India’s GDP growth seen at 6.7-7.2% in 3rd quarter
|NEW DELHI: The Indian economy is likely to have grown at a slower pace of 6.7-7.2% in the third quarter of FY19, independent economists said ahead of Thursday’s release of the official estimates
The moderation is in line with an expected slowdown in the second half of the financial year. The economy had grown 7.1% in the second quarter and 8.2% in the first quarter, logging 7.6% for the first half.
The first advance estimates of gross domestic product (GDP) released earlier this month showed the economy is likely to expand 7.2% in FY19. The Reserve Bank of India expects FY19 growth at 7.4%
Last year, the first half was weak and the second half better, but the trend has reversed this fiscal,” said Devendra Kumar Pant, chief economist at India Ratings. The rating company pegged GDP growth at 6.9% and value added growth at 6.6%.
HDFC Bank, Kotak Mahindra BankNSE 1.06 % and Yes Bank expect GDP growth of 6.8% in the December quarter and gross value added at 6.6%. “We expect GDP to moderate in the third quarter, led by softer consumption demand, stagnant exports and investments amid tighter financial conditions. The revisions to quarterly estimates will need to be watched out for,” said Upasna Bhardwaj, an economist with Kotak Mahindra Bank.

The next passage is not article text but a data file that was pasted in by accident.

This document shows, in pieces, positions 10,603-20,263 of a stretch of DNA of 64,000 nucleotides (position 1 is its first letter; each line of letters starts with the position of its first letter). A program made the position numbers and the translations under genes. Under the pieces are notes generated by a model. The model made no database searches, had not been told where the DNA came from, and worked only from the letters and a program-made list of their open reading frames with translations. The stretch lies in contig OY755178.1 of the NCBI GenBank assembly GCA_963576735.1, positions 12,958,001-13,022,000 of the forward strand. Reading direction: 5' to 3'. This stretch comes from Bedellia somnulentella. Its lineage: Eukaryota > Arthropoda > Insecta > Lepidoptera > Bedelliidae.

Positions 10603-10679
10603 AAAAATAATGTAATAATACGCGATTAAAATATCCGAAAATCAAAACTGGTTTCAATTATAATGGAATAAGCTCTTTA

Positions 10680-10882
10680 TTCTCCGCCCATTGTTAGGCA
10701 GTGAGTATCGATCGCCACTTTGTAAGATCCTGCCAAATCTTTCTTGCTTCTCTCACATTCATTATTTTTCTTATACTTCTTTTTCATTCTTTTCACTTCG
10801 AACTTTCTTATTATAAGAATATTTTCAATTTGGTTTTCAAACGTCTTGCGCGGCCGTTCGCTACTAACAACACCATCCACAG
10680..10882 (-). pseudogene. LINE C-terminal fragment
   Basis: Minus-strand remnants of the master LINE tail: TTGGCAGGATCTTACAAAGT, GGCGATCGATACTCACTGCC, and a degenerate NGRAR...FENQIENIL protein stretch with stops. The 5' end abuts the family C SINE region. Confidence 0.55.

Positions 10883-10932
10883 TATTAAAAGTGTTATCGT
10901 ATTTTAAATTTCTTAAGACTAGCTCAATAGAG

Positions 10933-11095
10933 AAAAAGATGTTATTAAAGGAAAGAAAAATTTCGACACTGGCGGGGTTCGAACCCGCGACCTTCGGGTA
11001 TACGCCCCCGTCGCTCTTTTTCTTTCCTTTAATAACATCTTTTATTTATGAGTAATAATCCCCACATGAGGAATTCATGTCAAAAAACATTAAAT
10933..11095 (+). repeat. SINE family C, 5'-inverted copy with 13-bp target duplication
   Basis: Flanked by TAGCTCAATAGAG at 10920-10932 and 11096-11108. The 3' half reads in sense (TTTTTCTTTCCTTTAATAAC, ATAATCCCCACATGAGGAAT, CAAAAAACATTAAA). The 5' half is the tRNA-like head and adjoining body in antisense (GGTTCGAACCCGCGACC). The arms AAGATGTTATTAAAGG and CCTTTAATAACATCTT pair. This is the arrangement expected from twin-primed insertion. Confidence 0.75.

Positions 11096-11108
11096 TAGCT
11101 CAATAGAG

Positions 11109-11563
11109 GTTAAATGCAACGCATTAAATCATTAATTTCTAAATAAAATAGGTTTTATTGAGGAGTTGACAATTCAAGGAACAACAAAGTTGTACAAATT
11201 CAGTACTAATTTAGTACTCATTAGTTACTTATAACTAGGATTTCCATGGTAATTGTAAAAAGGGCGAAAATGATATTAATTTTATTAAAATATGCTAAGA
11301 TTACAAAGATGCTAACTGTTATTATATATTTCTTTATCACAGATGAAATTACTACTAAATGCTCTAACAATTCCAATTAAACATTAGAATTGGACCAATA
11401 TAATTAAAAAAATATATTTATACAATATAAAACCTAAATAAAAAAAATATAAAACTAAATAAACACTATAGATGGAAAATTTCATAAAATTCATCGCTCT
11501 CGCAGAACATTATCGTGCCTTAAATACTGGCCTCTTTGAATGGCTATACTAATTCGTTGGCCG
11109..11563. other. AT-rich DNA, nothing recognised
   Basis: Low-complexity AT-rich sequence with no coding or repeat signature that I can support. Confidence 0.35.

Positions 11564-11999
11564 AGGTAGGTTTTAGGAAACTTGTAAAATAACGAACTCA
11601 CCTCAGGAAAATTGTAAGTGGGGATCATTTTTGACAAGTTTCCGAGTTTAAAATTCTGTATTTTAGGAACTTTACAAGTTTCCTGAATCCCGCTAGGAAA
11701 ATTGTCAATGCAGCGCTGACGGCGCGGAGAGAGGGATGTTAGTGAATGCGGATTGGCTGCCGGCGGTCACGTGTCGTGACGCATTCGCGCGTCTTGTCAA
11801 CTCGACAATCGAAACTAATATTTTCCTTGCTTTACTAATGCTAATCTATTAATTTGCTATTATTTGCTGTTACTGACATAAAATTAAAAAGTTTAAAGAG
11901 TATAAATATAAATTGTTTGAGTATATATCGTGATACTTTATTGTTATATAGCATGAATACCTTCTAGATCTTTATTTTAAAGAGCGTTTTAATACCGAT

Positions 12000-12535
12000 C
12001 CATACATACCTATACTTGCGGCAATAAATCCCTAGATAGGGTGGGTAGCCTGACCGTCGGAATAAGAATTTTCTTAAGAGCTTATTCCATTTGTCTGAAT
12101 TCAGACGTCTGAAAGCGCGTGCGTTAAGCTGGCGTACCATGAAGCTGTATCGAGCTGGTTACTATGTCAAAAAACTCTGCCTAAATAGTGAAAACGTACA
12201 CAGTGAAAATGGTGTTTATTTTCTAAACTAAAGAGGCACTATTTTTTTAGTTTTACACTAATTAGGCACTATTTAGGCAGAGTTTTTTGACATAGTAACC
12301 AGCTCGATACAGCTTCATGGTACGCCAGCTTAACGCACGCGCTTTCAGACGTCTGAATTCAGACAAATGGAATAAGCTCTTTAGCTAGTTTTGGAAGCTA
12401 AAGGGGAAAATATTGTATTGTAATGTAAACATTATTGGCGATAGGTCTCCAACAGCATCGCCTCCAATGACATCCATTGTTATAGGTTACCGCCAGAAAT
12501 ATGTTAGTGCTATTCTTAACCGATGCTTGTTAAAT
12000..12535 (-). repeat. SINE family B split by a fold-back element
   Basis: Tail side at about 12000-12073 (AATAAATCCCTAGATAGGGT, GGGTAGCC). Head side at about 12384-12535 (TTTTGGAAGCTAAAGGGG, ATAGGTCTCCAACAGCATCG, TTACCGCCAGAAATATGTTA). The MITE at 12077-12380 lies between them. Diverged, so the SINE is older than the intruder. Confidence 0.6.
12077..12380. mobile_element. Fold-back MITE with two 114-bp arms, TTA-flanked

Unfavourable base effect and a slight moderation in consumption will weigh in on growth numbers in Q3,” said Tushar Arora, a senior economist at HDFC BankNSE 0.28 %. The third-quarter forecast is a marked moderation from the nine-quarter high growth of 8.2% in the June quarter, which benefitted from the base effect of low growth a year earlier following demonetisation in November 2016 and a disruption in the run-up to the goods and services tax rollout in July 2017.
India’s industrial output expanded 4.6% in the first nine months of the financial year, with manufacturing growing 4.7% compared with 3.8% a year earlier, according to the Index of Industrial Production (IIP), a quantity-based measure.
Since GDP is assessed on value added, manufacturing GDP growth can be higher than that measured by IIP. Arora of HDFC Bank said growth in the fourth quarter will be slower and that would be when the complete impact of the slowdown in agriculture would come in.
According to DK Joshi, chief economist at Crisil, the high base effect and sluggishness shown by the consumer goods sector such as auto and some weakness in agriculture will put downward pressure on growth. Further, a slowing global economy amid trade tensions is not supportive.
Source- THE ECONOMICS TIMES